Using the method of trigonometric show your users that **∫ dx/√(x^2+2x) = In |x + 1 + √(x^2+2x)| + constant**

### 1 Answer | Add Yours

You should complete the square to denominator using the following formula such that:

`(a+b)^2 = a^2 + 2ab + b^2`

`x^2 + 2x = a^2 + 2ab => {(x^2=a^2 => a=x),(2x = 2xb => b=1):}`

Hence, you need to add 1 to complete the square and subtract 1 to preserve the equation such that:

`x^2 + 2x + 1 - 1 = (x + 1)^2 - 1`

Hence, substituting `(x + 1)^2 - 1` for `x^2 + 2x` yields:

`int 1/sqrt(x^2+2x)dx = int 1/(sqrt((x + 1)^2 - 1))dx`

You need to use the following substitution such that:

`x+1 = t => dx = dt`

Changing the variable yields:

`int 1/(sqrt(t^2 - 1))dt`

You should notice that you may write `1/(sqrt(t^2 - 1)) = (arccosh t)'` such that:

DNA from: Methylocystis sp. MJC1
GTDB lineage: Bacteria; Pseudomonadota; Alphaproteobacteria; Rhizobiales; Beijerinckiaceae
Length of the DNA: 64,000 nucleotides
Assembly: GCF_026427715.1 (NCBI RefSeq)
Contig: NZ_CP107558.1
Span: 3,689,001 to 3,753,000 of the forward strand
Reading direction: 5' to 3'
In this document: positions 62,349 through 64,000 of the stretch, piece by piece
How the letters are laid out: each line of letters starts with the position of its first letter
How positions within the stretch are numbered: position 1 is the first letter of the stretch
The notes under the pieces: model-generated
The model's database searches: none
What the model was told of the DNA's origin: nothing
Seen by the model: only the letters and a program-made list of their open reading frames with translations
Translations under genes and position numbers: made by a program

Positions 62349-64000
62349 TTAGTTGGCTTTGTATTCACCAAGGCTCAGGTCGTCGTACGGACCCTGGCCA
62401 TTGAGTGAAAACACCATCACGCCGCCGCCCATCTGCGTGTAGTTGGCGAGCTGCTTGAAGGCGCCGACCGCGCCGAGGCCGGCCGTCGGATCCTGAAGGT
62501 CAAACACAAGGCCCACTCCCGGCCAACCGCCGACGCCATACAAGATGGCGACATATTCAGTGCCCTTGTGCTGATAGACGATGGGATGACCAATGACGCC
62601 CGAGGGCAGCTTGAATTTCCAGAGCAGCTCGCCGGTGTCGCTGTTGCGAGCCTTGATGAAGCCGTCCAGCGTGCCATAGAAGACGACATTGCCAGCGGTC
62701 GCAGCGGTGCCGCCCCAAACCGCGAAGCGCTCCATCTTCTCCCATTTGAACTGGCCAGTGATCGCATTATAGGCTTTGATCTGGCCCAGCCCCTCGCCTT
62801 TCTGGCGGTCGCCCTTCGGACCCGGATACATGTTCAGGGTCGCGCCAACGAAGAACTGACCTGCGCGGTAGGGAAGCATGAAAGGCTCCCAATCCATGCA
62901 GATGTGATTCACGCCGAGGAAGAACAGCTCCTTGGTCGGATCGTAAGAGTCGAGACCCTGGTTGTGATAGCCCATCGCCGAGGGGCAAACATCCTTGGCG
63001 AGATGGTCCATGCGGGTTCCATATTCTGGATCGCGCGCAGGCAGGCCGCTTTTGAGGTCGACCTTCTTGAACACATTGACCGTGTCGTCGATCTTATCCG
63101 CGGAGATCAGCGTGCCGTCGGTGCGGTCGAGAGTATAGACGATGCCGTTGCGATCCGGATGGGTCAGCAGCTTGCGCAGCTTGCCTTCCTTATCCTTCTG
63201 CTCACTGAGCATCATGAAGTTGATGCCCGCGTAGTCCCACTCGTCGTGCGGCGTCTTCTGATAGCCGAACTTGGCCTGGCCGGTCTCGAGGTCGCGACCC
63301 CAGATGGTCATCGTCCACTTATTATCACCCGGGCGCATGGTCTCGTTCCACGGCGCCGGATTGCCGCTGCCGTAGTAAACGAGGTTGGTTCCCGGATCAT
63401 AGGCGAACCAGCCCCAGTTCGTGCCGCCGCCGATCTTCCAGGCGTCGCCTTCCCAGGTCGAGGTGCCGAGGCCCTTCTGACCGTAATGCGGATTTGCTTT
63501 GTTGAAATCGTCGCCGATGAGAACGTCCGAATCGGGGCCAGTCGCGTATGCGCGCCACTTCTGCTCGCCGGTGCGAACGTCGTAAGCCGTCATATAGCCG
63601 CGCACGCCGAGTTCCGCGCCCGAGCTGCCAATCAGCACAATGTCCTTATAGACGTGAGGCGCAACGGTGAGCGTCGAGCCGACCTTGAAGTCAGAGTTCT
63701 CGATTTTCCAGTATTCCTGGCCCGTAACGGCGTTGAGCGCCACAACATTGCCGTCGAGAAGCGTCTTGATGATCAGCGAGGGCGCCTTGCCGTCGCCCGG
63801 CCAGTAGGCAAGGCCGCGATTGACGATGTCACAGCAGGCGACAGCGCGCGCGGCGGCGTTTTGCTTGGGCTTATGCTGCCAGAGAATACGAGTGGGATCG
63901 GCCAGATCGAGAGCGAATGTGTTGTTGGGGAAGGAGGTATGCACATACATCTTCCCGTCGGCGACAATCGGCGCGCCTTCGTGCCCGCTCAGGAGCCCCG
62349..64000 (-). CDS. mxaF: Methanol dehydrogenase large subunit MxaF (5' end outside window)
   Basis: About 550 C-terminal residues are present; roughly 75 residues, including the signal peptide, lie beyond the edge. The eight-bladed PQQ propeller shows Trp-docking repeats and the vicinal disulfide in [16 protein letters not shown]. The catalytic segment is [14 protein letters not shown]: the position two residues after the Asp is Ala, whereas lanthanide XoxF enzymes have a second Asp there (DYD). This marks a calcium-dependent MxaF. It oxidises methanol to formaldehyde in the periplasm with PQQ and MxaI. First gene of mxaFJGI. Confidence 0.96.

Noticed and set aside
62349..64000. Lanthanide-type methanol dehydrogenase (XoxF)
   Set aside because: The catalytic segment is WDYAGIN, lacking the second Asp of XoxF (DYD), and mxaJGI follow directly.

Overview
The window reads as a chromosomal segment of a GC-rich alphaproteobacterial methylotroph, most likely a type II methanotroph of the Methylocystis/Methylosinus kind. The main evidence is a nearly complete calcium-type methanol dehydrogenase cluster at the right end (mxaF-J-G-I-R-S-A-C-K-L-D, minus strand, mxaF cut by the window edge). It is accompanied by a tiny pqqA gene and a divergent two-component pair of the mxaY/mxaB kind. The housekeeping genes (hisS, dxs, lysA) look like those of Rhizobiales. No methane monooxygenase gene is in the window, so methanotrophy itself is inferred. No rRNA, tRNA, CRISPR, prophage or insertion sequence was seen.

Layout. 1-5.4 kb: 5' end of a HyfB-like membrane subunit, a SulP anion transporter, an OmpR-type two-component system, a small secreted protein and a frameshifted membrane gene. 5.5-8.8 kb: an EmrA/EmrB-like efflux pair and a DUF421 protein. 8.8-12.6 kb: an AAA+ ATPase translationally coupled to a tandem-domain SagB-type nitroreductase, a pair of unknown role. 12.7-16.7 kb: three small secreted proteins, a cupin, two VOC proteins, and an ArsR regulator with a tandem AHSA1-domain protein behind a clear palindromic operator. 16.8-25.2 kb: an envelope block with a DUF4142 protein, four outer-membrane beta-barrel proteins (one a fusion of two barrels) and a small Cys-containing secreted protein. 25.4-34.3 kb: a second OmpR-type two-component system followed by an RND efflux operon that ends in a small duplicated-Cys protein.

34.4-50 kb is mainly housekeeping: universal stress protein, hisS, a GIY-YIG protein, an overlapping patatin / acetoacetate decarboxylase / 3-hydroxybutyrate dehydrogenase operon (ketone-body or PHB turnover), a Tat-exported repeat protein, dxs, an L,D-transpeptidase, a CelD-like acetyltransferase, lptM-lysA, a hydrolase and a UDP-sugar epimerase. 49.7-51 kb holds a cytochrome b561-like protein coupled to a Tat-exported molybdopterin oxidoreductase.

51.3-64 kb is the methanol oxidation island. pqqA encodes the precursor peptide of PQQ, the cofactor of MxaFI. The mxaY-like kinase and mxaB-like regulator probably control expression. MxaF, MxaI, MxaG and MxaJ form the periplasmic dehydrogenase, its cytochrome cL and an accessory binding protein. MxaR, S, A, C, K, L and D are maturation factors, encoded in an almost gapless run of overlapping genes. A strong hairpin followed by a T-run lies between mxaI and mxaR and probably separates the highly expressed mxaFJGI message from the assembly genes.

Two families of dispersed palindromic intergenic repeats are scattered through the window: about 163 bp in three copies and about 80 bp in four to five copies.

`int 1/(sqrt(t^2 - 1))dt = int (arccosh t)' = arccosh t + c`

You may write the inverse function `arccosh t` using logarithms such that:

`arccosh t = ln(t + sqrt(t^2-1))`

`int 1/(sqrt(t^2 - 1))dt = ln(t + sqrt(t^2-1))+ c `

Substituting back `x+1` for `t` yields:

`int 1/sqrt(x^2+2x) dx = ln|x+1 + sqrt((x+1)^2-1)|+ c`

**Hence, evaluating the given indefinite integral using the inverse of hyperbolic function `cosh x` yields `int 1/sqrt(x^2+2x) dx = ln|x+1 + sqrt((x+1)^2-1)|+ c.` **

### Join to answer this question

Join a community of thousands of dedicated teachers and students.

Join eNotes